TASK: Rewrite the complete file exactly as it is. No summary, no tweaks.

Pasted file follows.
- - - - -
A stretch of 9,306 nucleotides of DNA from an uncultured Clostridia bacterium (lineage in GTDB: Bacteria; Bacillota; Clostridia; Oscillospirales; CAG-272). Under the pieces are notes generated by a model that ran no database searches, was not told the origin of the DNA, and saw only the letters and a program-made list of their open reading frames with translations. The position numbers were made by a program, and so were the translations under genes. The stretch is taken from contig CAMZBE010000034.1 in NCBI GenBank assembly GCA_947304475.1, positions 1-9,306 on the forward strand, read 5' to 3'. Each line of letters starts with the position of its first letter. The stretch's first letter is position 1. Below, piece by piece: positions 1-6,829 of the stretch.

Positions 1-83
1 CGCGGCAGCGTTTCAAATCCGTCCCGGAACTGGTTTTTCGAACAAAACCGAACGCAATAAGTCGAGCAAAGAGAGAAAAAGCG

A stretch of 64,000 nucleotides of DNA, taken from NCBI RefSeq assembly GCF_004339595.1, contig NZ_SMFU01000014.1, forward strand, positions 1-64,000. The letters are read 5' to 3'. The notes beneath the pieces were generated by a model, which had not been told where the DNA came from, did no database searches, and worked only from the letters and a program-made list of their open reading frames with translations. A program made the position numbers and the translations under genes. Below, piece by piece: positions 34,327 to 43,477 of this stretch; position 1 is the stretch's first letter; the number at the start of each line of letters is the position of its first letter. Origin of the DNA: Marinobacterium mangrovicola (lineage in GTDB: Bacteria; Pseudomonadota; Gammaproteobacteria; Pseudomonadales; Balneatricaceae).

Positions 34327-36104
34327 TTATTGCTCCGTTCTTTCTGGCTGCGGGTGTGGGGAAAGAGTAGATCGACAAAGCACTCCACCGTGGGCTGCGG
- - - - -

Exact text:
A stretch of 9,306 nucleotides of DNA from an uncultured Clostridia bacterium (lineage in GTDB: Bacteria; Bacillota; Clostridia; Oscillospirales; CAG-272). Under the pieces are notes generated by a model that ran no database searches, was not told the origin of the DNA, and saw only the letters and a program-made list of their open reading frames with translations. The position numbers were made by a program, and so were the translations under genes. The stretch is taken from contig CAMZBE010000034.1 in NCBI GenBank assembly GCA_947304475.1, positions 1-9,306 on the forward strand, read 5' to 3'. Each line of letters starts with the position of its first letter. The stretch's first letter is position 1. Below, piece by piece: positions 1-6,829 of the stretch.

Positions 1-83
1 CGCGGCAGCGTTTCAAATCCGTCCCGGAACTGGTTTTTCGAACAAAACCGAACGCAATAAGTCGAGCAAAGAGAGAAAAAGCG

A stretch of 64,000 nucleotides of DNA, taken from NCBI RefSeq assembly GCF_004339595.1, contig NZ_SMFU01000014.1, forward strand, positions 1-64,000. The letters are read 5' to 3'. The notes beneath the pieces were generated by a model, which had not been told where the DNA came from, did no database searches, and worked only from the letters and a program-made list of their open reading frames with translations. A program made the position numbers and the translations under genes. Below, piece by piece: positions 34,327 to 43,477 of this stretch; position 1 is the stretch's first letter; the number at the start of each line of letters is the position of its first letter. Origin of the DNA: Marinobacterium mangrovicola (lineage in GTDB: Bacteria; Pseudomonadota; Gammaproteobacteria; Pseudomonadales; Balneatricaceae).

Positions 34327-36104
34327 TTATTGCTCCGTTCTTTCTGGCTGCGGGTGTGGGGAAAGAGTAGATCGACAAAGCACTCCACCGTGGGCTGCGG